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Hip Replacement Loosening

Resons for loosening of hip replacement implants over time


Updated May 16, 2014

Hip replacement prosthesis

A hip replacement prosthesis replaces the ball and socket hip joint.

Medical Mulitmedia Group
Hip replacement surgery is among the most common orthopedic procedures. This operation was performed almost 300,000 times in the United States in 1997. While the procedure has become more successful and safer, it has not been perfected. One of the most common concerns of both patients and physicians is the problem of hip replacements becoming loose over time.

Why do hip replacements wear out?
Hip replacements can go bad for a number of reasons. These include:

The most common problem with hip replacements is that they begin to loosen over time. Infections and breakage of implants are uncommon, but potentially severe complications.

What is hip replacement loosening?
Hip replacement loosening occurs over time, and can cause problems with the normal function of the hip replacement prosthesis. When a hip replacement is placed into the body, it is either press-fit into the bone, or cemented into position. Either way, it is fit tightly into the bone of the thigh (femur) and pelvis so that the implant cannot move. When implants loosen, the hip replacement can begin to move small amounts. Usually this is associated with increasing pain and loss of motion experienced by the patient.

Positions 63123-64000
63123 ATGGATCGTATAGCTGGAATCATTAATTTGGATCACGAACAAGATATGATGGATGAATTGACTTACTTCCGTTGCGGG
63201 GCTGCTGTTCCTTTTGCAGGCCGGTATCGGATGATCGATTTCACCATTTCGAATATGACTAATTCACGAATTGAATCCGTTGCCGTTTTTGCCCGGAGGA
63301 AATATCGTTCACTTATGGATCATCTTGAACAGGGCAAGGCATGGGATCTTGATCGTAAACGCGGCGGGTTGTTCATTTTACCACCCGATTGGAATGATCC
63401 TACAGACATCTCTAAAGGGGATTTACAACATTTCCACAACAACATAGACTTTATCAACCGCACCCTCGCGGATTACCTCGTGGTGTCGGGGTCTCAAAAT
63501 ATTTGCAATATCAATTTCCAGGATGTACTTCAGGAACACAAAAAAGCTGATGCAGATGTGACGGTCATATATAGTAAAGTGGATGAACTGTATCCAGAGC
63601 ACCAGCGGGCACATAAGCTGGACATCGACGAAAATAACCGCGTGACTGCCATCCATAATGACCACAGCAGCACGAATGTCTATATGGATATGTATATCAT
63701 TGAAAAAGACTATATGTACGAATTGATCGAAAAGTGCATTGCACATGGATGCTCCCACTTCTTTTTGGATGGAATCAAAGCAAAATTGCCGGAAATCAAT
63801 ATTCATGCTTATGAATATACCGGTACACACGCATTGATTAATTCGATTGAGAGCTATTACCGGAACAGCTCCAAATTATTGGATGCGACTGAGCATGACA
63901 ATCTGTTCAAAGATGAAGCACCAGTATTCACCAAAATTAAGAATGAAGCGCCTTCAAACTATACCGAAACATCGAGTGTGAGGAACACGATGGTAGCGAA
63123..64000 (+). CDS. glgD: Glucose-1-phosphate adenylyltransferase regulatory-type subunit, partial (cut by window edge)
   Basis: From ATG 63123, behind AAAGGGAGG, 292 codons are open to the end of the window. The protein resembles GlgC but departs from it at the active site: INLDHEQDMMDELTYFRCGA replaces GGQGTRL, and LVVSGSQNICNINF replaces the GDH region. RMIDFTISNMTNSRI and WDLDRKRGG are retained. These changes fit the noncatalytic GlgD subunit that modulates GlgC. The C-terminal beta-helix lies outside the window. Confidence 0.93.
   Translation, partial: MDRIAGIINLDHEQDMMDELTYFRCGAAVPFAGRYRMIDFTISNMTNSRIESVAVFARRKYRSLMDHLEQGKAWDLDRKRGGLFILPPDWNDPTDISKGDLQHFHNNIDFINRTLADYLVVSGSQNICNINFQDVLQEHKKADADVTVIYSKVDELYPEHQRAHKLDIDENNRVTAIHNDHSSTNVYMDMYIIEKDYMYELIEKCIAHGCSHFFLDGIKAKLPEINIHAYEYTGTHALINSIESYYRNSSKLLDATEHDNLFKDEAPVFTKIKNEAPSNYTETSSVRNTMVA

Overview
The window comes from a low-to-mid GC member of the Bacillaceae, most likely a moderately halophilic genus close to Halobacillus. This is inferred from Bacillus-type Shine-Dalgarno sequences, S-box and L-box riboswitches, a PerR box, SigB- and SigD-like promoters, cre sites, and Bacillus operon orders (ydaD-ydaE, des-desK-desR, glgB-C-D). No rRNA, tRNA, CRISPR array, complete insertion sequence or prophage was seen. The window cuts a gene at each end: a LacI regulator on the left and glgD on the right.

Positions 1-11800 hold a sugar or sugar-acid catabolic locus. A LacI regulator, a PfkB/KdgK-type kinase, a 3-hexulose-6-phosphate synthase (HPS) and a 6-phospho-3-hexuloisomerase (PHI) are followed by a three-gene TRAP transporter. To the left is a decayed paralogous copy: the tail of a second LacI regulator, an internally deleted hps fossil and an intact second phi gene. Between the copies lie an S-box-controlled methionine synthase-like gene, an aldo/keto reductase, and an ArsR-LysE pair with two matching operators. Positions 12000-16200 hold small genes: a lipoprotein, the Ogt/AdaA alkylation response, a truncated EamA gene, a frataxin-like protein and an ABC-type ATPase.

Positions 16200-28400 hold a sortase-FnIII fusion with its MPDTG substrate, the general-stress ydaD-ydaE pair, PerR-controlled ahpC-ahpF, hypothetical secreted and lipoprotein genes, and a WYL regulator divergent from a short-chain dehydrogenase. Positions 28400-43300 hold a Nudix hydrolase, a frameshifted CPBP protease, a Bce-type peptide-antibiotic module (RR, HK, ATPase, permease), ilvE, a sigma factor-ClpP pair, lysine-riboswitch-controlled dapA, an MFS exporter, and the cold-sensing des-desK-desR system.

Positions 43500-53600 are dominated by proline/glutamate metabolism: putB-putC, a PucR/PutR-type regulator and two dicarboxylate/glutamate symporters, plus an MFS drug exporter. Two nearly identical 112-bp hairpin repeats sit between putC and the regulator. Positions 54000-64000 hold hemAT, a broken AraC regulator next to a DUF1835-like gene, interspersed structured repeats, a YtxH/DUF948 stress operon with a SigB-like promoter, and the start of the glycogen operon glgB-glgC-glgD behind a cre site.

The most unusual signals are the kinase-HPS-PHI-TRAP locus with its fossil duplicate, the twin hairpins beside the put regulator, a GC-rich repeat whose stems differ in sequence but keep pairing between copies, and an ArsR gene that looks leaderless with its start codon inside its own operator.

How long are hip replacements supposed to last?
Most hip replacements last an average of 20-25 years. Some hip replacements will last longer, while other hip replacement implants can fail much sooner. Occasionally hip replacement implants will fail immediately after surgery, while you may also hear about patients who have had implanted joints for 30 or more years with no problems.

Why is hip replacement loosening such a concern?
Both physicians and patients are very concerned about the problem of hip replacement loosening because a hip replacement revision surgery (replacement of a joint replacement) is a much more difficult operation. Hip replacement revisions are often not as successful as the first operation. After revision operations, patients tend to recover less overall motion of the joint. Also, the longevity of implant decreases with each revision. Therefore, physicians tend to avoid joint replacement surgery until absolutely necessary, and try to get as much mileage out of each replacement as possible.

For more information about the causes of hip replacement loosening, read on to page 2...

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  3. Orthopedics
  4. Arthritis
  5. Arthritis Treatment
  6. Joint Replacement Surgery
  7. Replacement Complications
  8. Hip Replacement Implants: Why They Loosen Over Time

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